Book Review: The Golem and the Jinni by Helene Wecker

I’m always reading heavy and serious books like Kafka, the classics, or dystopian science fiction. So I decided recently to read something a little more light-hearted for a change of pace.

The book I picked up was from Rachel’s shelf – The Golem and the Jinni, a 2013 debut novel from Helene Wecker. The novel still has some serious themes, but it wasn’t the type of angsty existentialism I usually dig into.

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Melting Glacier/Ego (a poem)

I got an ego the size of a glacier

but I hope it’s meltin’

like them ones in the Artic

I used to say I was sick

in the head

but that was self-contempt

I’ve since given up –

I’m just like everyone else

a homo sapien not fully evolved

plagued by panic, all that crap –

snap, crackle, pop! I’m locked

in the house, quiet as a mouse

thinking of myself too much

what about thinking of others?

oh brother, here I go again

beating myself up

give it up!

(Photo by Elisa Clairet on Unsplash)

Note: This poem was inspired by a prompt on dVerse to do a “self-portrait.” The title of the post was, “Come and take a selfie!” Here’s a link to the dVerse post where the prompt is!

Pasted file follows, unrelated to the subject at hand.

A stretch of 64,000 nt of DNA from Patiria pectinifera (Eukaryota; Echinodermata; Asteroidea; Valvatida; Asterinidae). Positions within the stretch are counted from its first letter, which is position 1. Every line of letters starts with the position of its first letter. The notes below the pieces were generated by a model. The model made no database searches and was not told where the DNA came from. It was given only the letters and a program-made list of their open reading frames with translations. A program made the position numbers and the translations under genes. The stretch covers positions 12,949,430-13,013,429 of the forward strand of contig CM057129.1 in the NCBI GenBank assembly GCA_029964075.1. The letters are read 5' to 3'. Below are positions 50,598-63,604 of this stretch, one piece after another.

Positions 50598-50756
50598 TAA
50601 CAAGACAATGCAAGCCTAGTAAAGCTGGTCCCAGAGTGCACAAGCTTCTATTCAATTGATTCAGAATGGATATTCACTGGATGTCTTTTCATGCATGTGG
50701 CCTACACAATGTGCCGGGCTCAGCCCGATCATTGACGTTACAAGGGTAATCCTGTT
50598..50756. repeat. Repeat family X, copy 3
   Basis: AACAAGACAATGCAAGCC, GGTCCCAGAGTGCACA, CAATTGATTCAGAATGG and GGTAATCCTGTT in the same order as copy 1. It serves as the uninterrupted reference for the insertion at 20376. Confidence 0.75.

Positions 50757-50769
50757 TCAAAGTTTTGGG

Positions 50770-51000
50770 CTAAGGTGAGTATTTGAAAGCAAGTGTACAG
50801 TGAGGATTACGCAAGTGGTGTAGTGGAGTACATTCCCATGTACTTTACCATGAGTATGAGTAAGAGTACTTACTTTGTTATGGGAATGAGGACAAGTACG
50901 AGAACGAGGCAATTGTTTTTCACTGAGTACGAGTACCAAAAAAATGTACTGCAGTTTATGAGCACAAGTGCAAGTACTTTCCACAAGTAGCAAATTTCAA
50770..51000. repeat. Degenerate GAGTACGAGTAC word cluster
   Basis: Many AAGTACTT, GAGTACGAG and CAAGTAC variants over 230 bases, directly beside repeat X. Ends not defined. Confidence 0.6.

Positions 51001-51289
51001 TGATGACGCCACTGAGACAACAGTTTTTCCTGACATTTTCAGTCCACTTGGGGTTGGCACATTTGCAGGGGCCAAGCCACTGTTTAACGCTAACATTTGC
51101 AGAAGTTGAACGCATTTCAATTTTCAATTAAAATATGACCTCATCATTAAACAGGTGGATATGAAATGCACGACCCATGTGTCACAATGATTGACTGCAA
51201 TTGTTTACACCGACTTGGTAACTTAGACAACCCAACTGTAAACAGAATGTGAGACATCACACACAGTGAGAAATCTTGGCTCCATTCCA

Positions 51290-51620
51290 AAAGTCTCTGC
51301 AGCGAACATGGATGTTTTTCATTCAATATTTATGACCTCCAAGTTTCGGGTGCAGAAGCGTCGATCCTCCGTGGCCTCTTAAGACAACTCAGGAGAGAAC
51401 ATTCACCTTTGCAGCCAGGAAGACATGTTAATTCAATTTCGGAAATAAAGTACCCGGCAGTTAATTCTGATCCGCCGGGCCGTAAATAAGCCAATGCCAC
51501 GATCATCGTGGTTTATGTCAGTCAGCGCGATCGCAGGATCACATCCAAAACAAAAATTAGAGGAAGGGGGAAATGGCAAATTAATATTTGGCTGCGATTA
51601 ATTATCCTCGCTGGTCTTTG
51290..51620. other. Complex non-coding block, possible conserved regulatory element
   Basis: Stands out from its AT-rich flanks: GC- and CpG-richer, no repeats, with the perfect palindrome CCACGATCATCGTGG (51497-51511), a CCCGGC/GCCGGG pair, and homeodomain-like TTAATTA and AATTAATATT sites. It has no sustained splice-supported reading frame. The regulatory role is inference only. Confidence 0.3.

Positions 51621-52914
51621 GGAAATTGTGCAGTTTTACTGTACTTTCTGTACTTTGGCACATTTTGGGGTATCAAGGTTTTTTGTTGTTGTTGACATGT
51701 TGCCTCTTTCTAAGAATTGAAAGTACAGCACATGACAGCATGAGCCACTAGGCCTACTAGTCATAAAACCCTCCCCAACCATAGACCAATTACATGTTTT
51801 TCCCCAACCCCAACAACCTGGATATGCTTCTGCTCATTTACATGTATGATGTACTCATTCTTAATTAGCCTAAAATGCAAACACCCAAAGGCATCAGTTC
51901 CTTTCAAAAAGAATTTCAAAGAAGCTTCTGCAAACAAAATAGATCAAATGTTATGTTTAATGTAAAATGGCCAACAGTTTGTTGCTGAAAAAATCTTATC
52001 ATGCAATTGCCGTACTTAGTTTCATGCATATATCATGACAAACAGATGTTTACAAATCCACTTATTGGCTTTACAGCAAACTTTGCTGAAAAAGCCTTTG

Warlike (a poem)

Look at our history, we’re a warlike species

we wish to beat + battle

but can we foster peace?

Piece by piece, we lunge toward an unknown future,

fighting animal instincts –

military tanks rumble toward me,

I step barefoot, bloody over broken glass

armed with a lotus flower

to combat their firepower.

(Photo by Paul on Unsplash)

Soldiering On (a poem)

We can soldier through these dark hours if we hold on to faith + meaning –

the government tweeted antisemitism last night, the paranoia set in

we covered the webcam, spoke in whispers

debated if it was intentional

I thought of Viktor Frankl + man’s search for meaning –

humans can exact great suffering on each other,

but they can never take our souls.

(Photo by Diego PH on Unsplash)

For the Homeless & Damnificados (a poem)

We are damnifacados: homeless, junkies,

people deem us less than human.

When you pass us on a hectic street, we’re resting with

backs to the wall asking for mercy, spare change –

you look away from our weathered faces,

we feel disgrace, in our soiled clothes, our tired eyes.

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Beware of the Apartment People (a poem)

The people in this apartment complex are so nice!

They smile, ask how I’m doing

I can tell they mean it by their bright eyes,

gentle body language, the way they speak of

this complex as a community.

But why does it seem so strange?

Behind these pearly-white smiles,

are they planning my demise?

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Sainthood (a poem)

What happened to the woman who

was nearly stoned to death?

Jesus said to not sin again,

but if she’s like me, she was

back in sweaty sheets later that day,

engaged in sinful acts – it’s a fact that

we’re far from saints + sainthood is

a hatred of humanity

but Jesus was half-God,

so it’s not so odd to believe

He died for me + whether I sin today

or tomorrow doesn’t matter much

because grace is free

(Photo by Laura Allen on Unsplash)